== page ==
Conservationists in Otter Valley on the lookout for tiny mouse threatened by extinction

PUBLISHED: 18:32 26 January 2018

Kate Ponting, Clinton Devon Estates' Countryside Learning Officer, has been looking for harvest mouse nests in the Otter Valley. Picture: Guy Newman.

Kate Ponting, Clinton Devon Estates' Countryside Learning Officer, has been looking for harvest mouse nests in the Otter Valley. Picture: Guy Newman.

© Guy Newman - 07831 379971

A new initiative from a local landowner could help to save one of England’s priority conservation species.

The harvest mouse (Micromys minutus). Picture courtesy of Clinton Devon Estates.The harvest mouse (Micromys minutus). Picture courtesy of Clinton Devon Estates.

Clinton Devon Estates (CDE) – which is based at Bicton and owns land in the Budleigh and Otter Valley areas – is on the look out for the harvest mouse.

Best known as Britain’s smallest rodent, the harvest mouse has been disappearing from the countryside, and is now considered to be rare.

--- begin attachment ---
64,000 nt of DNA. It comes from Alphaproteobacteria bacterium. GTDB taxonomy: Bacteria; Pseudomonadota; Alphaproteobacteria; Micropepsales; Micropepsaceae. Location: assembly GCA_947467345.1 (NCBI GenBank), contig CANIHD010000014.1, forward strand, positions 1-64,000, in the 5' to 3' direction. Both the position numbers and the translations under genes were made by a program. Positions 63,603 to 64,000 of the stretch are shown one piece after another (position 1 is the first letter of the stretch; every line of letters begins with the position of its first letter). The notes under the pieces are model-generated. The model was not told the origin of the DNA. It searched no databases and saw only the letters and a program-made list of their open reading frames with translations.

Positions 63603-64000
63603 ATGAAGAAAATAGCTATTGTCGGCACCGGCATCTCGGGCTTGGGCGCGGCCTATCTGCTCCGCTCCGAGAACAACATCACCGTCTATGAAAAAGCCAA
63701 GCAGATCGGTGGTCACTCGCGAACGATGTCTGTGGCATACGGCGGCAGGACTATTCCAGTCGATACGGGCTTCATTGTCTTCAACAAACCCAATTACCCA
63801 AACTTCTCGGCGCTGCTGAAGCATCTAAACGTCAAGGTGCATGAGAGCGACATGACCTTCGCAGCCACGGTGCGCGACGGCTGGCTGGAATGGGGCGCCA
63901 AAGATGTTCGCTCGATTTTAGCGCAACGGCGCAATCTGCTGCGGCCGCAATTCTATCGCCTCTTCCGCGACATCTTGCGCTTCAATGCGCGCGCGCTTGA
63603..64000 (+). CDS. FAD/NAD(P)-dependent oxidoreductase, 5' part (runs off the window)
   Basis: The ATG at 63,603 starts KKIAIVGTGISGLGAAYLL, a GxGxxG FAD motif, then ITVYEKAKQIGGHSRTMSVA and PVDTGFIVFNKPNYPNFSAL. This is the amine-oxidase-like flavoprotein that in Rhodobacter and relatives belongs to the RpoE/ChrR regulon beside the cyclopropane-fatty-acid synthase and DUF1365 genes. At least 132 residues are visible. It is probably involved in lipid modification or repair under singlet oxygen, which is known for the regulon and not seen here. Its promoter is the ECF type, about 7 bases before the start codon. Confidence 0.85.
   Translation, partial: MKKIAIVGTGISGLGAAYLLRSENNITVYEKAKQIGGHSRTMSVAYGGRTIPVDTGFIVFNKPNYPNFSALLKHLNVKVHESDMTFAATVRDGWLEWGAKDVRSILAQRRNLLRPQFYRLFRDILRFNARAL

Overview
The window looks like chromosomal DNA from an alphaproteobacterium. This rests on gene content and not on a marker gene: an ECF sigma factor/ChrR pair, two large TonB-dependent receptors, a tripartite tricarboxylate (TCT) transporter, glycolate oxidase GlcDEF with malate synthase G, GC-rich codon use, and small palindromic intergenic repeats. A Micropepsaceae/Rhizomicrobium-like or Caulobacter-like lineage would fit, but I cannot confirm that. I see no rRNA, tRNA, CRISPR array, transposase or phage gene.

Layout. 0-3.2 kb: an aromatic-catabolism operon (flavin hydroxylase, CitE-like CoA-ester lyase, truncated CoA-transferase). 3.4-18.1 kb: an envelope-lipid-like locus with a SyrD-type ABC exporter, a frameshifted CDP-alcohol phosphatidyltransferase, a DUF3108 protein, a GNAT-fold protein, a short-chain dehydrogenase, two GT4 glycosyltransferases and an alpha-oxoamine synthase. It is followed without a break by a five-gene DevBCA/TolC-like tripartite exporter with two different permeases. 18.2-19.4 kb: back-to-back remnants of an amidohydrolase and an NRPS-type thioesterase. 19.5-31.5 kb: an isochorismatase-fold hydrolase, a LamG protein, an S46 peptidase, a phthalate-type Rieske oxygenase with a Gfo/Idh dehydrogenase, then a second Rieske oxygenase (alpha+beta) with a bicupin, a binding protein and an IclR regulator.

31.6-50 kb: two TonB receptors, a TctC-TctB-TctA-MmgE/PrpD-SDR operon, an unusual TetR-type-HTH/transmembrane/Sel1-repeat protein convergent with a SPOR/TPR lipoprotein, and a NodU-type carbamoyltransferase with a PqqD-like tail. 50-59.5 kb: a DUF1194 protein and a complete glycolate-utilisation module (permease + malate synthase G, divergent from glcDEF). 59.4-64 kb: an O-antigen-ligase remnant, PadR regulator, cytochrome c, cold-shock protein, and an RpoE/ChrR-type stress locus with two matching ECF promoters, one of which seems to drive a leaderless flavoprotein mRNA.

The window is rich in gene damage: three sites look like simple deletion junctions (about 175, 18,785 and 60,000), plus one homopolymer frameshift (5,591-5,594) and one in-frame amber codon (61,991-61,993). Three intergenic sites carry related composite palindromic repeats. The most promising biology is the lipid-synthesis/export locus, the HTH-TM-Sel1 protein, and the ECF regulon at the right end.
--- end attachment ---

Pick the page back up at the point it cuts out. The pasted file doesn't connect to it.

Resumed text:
Its conservation status reflects the fact that numbers have been in steep decline – they fell 71 per cent in one 18-year period – and also that it’s vulnerable to habitat loss. Field margins, wet habitats and hedgerows are particularly important to its survival.

CDE is now working with the Devon Mammal Group (DMG) to train volunteers to survey for harvest mice.

“Understanding where species are present is a very important part of any conservation project,” said Kate Ponting, CDE’s countryside learning officer.

“Harvest mice make nests from grass, above the ground, and in the summer months these are extremely hard to find, being so well camouflaged. But in winter they’re much easier to spot, and of course give a good idea of whether mice are occupying any given area.”

Last week, CDE ran a training day for its volunteers, including a presentation looking into the project’s background, methodology and surveying techniques. This was followed by field visits to local farmland and heath.

The volunteers will feed data into the Devon harvest mouse project and will also provide useful knowledge on CDE’s biodiversity.

“Pete Cooper, who is the DMG’s harvest mouse project officer, showed us how to look for last season’s nests in area of rough grass on farmland in the Otter Valley,” said Kate.

“Initially, the volunteers were uncertain, but surveying is straightforward and we discovered more than 20 nests, which are evidence that harvest mice were breeding here between April and October.

“We held a BioBlitz at Stantyway in 2016, and found more than 800 different species of animals and plants living there, although interestingly the harvest mouse wasn’t among them, so this is a really interesting start.”

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